Friday, June 20, 2014
On Plugged Vacuum Cleaners and Fierce Moms Properly Humbled
This is a story about How My Life Goes.
These things do not happen to other people.
Bob Welch the famous local author once saw me swatting flies and wrote in his newspaper column that I was this gentle person and that was probably the most violent thing I’d ever done.
Let’s just say he’s never seen the drill sergeant side of me, like the time during our recent visit to Minnesota when I was saying goodbye to Matt and he didn’t want to get out of his chair to hug me and I snapped, “Get! Up!” and he said, “The last woman I heard give orders like that was a two-star general, about to be promoted to three star.”
Bob had also never seen the Avenging Angel side of me. It doesn’t come out that often, but when it does, oh, People, stay out of my way.
Here are two things that let loose the Avenging Angel:
1. 1. Empty pitchers put back in the refrigerator.
2. 2. Clogged vacuum cleaner pipes due to people vacuuming up stuff that was never intended to get sucked up a vacuum.
Today Jenny was helping me with some cleaning. She tried using one vacuum cleaner, but soon put it away, declaring that it left a little pile of dirt instead of picking it up, and used the one from upstairs instead.
Oh my. A sure sign of a clogged pipe. I felt the AA wings unfurling.
Then I knelt down and took apart the vacuum cleaner, click by click, and oh my goodness, you never saw such a nest. I pulled and plucked, and then Jenny helped out by blowing into the other end, dislodging some more, and I had some words to say.
Such words as would make you flinch for the rest of your life at even thinking of rolling over that twist-tie or button and trying to vacuum it up.
I thought I’d gotten the point across to all the offspring who were at home.
So then I sat down and wrote a poem about it.
Listen my children and you shall hear
Your mother shifting into gear.
This morning a daughter tried to vac
But the cleaner would only spit and hack
Like a dying sheep whose end is near.
With grim resolve I approached the task.
I should have worn a breathing mask.
I popped off the pipe and out came wads
Of dust and various ends and odds.
What else might be there? I did not ask.
Carefully then I dug further in.
Out came an ancient bobby pin.
A strip of card stock six inches long
A bottle cap still round and strong.
All stuffed up into that tube of tin.
“Who did this again??” I asked with wrath.
Haven’t I shown you a better path?
Haven’t I lectured and lessoned a lot
What goes in a Hoover and what does not?
Yet still you’re unable to do the math??
They looked at me with guilty eyes.
I felt a need to apologize--
Not to my children in frightened pause--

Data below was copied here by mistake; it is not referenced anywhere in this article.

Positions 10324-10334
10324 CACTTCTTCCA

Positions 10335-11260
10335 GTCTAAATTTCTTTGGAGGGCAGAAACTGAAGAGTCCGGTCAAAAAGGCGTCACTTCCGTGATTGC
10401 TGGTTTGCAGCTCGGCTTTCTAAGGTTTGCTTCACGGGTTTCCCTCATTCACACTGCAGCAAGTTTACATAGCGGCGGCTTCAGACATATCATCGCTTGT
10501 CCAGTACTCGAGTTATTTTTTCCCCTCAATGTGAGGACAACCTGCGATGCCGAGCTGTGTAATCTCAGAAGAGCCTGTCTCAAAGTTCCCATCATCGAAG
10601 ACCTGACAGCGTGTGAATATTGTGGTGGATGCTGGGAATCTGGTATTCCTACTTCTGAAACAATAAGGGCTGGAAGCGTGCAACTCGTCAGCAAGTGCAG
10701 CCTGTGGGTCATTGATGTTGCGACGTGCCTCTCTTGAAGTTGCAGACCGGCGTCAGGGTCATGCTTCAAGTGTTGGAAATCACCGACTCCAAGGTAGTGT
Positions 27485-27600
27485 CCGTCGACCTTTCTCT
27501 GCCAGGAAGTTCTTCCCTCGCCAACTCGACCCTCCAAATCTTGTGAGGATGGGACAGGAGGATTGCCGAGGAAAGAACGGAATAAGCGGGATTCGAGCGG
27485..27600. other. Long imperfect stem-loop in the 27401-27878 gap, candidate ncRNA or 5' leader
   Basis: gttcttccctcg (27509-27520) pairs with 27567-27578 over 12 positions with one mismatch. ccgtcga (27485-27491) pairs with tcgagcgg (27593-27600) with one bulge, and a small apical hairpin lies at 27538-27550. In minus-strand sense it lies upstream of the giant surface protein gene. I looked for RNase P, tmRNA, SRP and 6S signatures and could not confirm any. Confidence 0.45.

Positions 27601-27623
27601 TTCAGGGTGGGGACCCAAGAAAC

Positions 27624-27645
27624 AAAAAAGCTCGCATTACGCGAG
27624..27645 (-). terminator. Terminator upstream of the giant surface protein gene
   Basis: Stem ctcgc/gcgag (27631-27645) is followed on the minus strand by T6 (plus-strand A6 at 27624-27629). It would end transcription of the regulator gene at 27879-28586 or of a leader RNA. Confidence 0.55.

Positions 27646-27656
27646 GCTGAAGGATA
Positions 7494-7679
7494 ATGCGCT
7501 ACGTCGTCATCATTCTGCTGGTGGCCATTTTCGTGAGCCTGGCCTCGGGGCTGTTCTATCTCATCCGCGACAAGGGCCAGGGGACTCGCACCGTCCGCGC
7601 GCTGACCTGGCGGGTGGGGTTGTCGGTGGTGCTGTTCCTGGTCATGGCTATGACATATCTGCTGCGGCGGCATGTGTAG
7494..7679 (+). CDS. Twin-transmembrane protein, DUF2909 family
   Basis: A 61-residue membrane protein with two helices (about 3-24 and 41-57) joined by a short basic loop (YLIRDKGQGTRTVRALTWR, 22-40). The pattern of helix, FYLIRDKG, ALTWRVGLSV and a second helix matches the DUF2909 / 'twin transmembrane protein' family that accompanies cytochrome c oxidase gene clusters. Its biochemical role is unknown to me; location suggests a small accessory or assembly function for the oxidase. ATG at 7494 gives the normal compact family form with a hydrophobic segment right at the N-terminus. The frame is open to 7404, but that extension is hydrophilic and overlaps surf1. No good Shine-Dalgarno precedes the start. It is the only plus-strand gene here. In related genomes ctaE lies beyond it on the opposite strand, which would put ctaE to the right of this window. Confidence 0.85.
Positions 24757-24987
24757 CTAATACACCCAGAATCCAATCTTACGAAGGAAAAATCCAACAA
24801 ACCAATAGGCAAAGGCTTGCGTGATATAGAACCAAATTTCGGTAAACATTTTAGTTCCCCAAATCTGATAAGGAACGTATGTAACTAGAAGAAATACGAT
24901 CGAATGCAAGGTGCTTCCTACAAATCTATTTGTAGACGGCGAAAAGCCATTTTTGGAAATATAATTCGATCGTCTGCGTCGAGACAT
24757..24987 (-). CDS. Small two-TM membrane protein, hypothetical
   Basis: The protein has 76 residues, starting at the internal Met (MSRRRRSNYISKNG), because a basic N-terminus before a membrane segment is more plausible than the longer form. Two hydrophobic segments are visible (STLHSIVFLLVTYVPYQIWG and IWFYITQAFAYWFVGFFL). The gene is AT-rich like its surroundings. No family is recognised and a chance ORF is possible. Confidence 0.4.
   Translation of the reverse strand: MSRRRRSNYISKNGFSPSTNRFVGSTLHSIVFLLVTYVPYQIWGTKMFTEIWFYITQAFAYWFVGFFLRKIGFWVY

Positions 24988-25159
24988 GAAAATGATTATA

But to all of my future children-in-laws
Stuck with these vacuumers so unwise.
Then I felt better.
However. I still had some children who might have been the guilty ones and weren’t here for my lecture.
After a while Emily came home, along with Esther Mae and Abigail, two friends who had spent the week with her teaching vacation Bible school at Winston, two hours away.
We all hung around the kitchen making supper and doing dishes and getting ready for the purse party we were hosting later in the evening. Both visitors are a lot of fun—Esther Mae is energetic and witty, and Abigail is quiet and creative. They both fit right in, and Emily said, “Esther Mae said she just feels at home here, because our house isn’t all spotlessly clean. And stuff.”
Esther Mae suddenly realized how this sounded.
I told her it was ok. That is the sort of compliment I tend to get.
After a while Steven came home. I had a strong suspicion he was the culprit in the plugged vacuum cleaner, but I thought I’d give my rant to him and Emily at the same time, so it would look a little more fair.
So I started in, marching from, “I am SURE I’ve explained this to you before!” to “Vacuum cleaners are not DESIGNED for stuff like bobby pins that are going to stick in the pipe” to “SERIOUSLY we should not have to be going over this again!”
I watched them keenly for signs of guilt, ready to pounce on the culprit with Lecture 2(b) 32 about a fine if this happens again.
Esther Mae and Abigail listened with interest. I did not tone down my tone for their sakes because, as I said, they just fit right in with the family.
Suddenly Esther Mae said, “It might have been me.”
“Really. It could have been me.”
I looked at her, dumbfounded. She has never vacuumed in this house in her life.
She said, “You were gone. Emily let me use your vacuum cleaner.”
I listened in disbelief and the Avenging Angel’s wings drooped humbly as Emily explained, “You were gone to the International Student Convention, and I stopped in at their house, and here Esther Mae was upstairs cleaning her carpet with a broom, and I was like, ‘A broom??’ and she said they don’t have a vacuum cleaner, so I let her use ours, and she filled the hopper three times.”
Esther Mae added, “And the stuff you found? Like, a bobby pin and paper and a bottle cap? That could all very well have been on our carpet.”
Oh, how my tone changed then, from harsh to kind, from judgmental to full of grace, from fierce to smiling, from prideful wrath to meek humility.
"Oh, really, it's okay, really, I shouldn't have been so upset."
Strange how my children enjoyed watching this transition in their mother as she ate her words, bite by bite, bitter as dandelions, chewy as beef gristle.
My children were more gracious than I deserved, and so was Esther Mae.
And that, as I said, is how my life goes.
Quote of the Day:
Emily: You know how sometimes you step on an ant but you don't squish it? It keeps right on going. Well, I wonder if it's possible that if there were a giant that much bigger than us, they could step on us and we wouldn't get squished.
Me: You THINK about this stuff??!!
Emily: [sigh] I lose sleep over this stuff!